“He’s so fine.” I heard a young woman sitting behind me say of a certain pastor who arguably looks like Leonardo DiCaprio. He’s full of charm and charisma, slick hair, decked in shirts that tease some chest and flaunt buff biceps, tight Kim-Kardashian-for-guys jeans, I couldn’t deny I, too, found myself having to fight off similar thoughts and focus instead on what he was saying.
This incident happened over six years ago, and it wasn’t even a year before I packed up my spiritual bags and left that club-like environment that initially drew me because of its youthful “passion for Jesus,” but eventually left me hungry for a more authentic reflection of what it means to have a relationship with the Holy, Holy, Holy, God Almighty described in the book of Revelation, of whom often, when He’d appear to believers, would cause them to drop almost dead in fear and awe of Him.
The Church says we want a revival of those coming to Christ, and that is great, but what about those who have already confessed Him as Lord, but are wallowing and drowning in sin? Reverence has become taboo at best and downright offensive and altogether avoided by many in the Church. But sisters, if a Church tiptoes around or evades entirely the topics of holiness, sanctification, hating evil and loving good, then you are on a spiritual diet that is highly lacking in necessary and beneficial nutrients for growth. Please indulge me a little longer.
Is your character stagnant? Do you find yourself struggling with the same sins, feeling very weak, vulnerable, tempted, etc.? What are your Christian leaders like? Is everything “positive and uplifting?” Is Church service this fun time that’s full of inspirational jargon?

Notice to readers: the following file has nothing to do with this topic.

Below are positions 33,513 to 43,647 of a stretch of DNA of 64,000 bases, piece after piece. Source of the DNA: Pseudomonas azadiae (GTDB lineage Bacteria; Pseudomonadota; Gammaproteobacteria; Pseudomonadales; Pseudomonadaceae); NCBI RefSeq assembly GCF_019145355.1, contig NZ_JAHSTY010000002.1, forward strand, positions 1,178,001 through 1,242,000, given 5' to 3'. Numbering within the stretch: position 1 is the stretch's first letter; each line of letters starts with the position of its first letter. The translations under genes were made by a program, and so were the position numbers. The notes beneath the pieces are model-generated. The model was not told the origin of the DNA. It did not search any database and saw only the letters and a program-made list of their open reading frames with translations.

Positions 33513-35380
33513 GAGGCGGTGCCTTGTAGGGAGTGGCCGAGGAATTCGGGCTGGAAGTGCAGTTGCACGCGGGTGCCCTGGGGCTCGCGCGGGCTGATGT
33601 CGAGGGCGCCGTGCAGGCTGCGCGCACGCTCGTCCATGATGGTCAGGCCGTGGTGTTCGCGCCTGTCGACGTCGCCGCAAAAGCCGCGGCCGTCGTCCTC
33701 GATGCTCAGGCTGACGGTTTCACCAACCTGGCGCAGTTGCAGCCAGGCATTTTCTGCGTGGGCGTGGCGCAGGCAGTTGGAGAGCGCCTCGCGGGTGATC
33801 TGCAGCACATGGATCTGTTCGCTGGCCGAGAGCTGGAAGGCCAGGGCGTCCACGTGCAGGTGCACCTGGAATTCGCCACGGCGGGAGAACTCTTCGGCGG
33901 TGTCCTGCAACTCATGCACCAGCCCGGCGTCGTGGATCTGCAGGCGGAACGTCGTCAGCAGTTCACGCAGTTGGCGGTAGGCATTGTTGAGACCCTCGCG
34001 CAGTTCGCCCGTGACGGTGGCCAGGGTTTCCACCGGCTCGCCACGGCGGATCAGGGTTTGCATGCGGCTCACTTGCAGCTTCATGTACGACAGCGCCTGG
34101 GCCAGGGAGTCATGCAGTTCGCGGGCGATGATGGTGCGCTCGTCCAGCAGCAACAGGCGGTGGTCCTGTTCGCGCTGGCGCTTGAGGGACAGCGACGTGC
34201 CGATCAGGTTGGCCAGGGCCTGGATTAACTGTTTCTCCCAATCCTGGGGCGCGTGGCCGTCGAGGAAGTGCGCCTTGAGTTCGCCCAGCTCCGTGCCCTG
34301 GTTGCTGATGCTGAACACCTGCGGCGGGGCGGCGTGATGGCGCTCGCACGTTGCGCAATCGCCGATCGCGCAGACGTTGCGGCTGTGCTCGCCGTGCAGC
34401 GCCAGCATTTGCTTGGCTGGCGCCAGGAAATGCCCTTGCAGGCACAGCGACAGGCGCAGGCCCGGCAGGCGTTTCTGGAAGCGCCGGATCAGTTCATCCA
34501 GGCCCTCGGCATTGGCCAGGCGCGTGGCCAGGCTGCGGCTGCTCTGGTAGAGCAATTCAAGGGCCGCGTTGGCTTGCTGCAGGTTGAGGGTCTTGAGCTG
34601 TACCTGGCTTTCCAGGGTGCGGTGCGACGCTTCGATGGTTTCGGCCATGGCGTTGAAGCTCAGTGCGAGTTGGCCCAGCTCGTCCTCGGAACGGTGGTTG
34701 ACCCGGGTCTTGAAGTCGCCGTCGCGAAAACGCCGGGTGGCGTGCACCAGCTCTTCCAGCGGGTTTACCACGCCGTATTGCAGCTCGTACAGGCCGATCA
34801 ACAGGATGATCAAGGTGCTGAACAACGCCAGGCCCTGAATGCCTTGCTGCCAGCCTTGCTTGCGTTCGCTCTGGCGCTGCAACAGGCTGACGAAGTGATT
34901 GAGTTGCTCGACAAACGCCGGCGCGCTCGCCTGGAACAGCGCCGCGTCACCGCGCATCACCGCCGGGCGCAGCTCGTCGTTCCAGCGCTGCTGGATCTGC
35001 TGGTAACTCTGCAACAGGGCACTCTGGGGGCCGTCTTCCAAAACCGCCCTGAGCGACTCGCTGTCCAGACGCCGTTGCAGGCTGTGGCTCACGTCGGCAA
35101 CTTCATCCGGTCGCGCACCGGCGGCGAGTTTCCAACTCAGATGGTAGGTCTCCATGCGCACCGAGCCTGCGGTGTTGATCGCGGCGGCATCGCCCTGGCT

Encouragement isn’t evil–but in the wrong hands it’s deadly. In fact, what you’re hearing at many pulpits is actually flattery and deception. We are not even close to being worthy of God and His forgiveness and love. It is by His grace, which means “UNDESERVED FAVOR” that we have been saved. There’s nothing we can boast about regarding ourselves yet many pastors will parade on a stage like they’re all that and tickle your ears or flat out tempt you with their “spiritual” sensuality. You know, those pastors who are evidently very concerned with their outward appearance because they spend hours in the gym, always have their hair cut and styled on point, and “dressed to kill” as my grandma says.
Do you know what Paul said about himself and the other Apostles, the head honchos of the first church?
For who makes you differ from another? And what do you have that you did not receive? Now if you did indeed receive it, why do you boast as if you had not received it? You are already full! You are already rich! You have reigned as kings without us—and indeed I could wish you did reign, that we also might reign with you! 9 For I think that God has displayed us, the apostles, last, as men condemned to death; for we have been made a spectacle to the world, both to angels and to men. 10 We are fools for Christ’s sake, but you are wise in Christ! We are weak, but you are strong! You are distinguished, but we are dishonored! 11 To the present hour we both hunger and thirst, and we are poorly clothed, and beaten, and homeless. 12 And we labor, working with our own hands. Being reviled, we bless; being persecuted, we endure; 13 being defamed, we entreat. We have been made as the filth of the world, the offscouring of all things until now.”-1 cor 4:7-13